“They’re always working in isolation, pursuing their own solution.”
“Bob continues to withhold relevant information and expertise.”
“She only ever gets involved when it’s a project with high exposure to the CEO.”
Have you heard these before? I know I have.
They are typically the excuses we give when a project has faltered, we can’t work with someone or we don’t have the answer.
And they are not wrong. Unfortunately we all know someone who works like this. Maybe sometimes, if we are being brutally honest, we have been guilty of the same?
They are collaboration killers and the trick to dealing with them is not to continue the persecution of the perpetrators but to turn the lens on yourself first. I have talked about turning the lens on yourselves before, this is not a new concept. When it comes to driving collaboration, the key is to be open to the fact that often we (i.e. Managers) can be the cause for the lack of collaboration in a business.
I was discussing this very fact recently with an organisational team that included Managers, direct reports, colleagues and individual contributors. I split them into groups and I asked them two questions:
- What do you do when you (the organisation) are at your worst? What are the activities, behaviours, actions of people? How are people feeling?
- What do you do when you (the organisation) are at your best? What are the activities, behaviours, actions of people? How are people feeling?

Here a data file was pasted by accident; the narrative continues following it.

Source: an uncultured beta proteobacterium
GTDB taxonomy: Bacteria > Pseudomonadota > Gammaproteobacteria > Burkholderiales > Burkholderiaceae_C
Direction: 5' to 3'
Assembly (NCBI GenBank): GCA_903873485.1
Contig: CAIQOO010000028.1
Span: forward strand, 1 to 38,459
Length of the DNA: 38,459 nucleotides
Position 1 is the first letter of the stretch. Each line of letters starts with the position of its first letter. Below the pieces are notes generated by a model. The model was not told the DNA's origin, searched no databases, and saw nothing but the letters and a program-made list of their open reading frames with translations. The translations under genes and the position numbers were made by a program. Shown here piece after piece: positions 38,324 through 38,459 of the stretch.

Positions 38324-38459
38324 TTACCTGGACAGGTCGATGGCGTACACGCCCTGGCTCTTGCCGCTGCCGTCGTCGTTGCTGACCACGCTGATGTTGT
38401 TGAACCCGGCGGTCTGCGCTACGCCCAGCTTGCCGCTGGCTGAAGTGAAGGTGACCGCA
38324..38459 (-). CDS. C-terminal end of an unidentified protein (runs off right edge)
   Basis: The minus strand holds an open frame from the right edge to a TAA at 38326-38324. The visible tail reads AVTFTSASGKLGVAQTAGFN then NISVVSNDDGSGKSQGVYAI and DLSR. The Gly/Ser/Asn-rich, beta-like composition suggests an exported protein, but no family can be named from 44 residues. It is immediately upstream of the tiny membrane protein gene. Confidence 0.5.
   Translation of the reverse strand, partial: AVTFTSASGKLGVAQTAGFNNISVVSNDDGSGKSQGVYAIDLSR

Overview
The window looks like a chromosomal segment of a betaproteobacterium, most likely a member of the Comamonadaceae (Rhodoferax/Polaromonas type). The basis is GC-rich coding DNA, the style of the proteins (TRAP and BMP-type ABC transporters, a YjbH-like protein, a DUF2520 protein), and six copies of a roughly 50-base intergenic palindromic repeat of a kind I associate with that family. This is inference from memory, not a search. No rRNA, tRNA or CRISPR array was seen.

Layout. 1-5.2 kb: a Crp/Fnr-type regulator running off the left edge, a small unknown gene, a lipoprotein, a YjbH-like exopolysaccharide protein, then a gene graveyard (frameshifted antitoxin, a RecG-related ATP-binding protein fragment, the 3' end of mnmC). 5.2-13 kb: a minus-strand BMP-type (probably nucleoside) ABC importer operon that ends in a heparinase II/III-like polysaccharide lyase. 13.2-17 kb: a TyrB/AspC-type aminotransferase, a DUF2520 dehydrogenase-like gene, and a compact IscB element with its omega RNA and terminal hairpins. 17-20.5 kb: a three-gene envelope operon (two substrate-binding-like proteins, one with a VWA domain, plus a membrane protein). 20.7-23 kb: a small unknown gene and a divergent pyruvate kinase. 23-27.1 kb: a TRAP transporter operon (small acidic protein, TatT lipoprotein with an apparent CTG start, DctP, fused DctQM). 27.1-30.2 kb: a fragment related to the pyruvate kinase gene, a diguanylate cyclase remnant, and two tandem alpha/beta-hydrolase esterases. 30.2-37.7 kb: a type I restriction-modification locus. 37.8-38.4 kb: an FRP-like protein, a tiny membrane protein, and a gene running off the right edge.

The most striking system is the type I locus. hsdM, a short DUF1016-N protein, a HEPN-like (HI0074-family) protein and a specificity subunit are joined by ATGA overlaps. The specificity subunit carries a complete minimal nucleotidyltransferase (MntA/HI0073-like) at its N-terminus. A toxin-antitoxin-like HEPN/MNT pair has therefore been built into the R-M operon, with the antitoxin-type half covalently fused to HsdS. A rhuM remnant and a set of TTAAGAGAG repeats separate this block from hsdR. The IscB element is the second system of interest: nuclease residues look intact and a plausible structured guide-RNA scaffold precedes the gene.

It was a very revealing exercise and the team had some great insights and ‘aha’ moments. In fact, I encourage everyone to ask these questions at your next team meeting!
The insights corresponded with a model I came across that was developed by Pollyanna Pixton and Paul Gibson. They identified that the leadership style plus the level of team ownership are the biggest considerations when driving collaboration in an organisation. Our management style will drive certain types of non-collaborative behaviour:If our style of management is to control so that we micromanage the team and at the same time the level of team ownership is low then the team will continually look to us for the answer, they will essentially stop ‘thinking’ because we will do it for them. At the same time, if the control is too high and the team is passionate about what they do and actually have a high level of ownership, conflict ensues, heads butt against each other and generally an impasse is reached.
The ideal environment for collaboration is to have a trusting leadership and business style, mixed with a high level of team ownership so that the experts you have hired and no doubt pay good money to, can get on with the job. They are empowered and supported, they have the energy and the space to think creatively.
So the next time you find yourself concerned about your organisation’s collaborative behaviour, look at yourself first and consider what behaviours or actions may be driving some of that.
If you would like Sarah and the New Voice team help you explore and develop collaboration within your organisation and team, contact us for details of the in-house Collaboration workshop.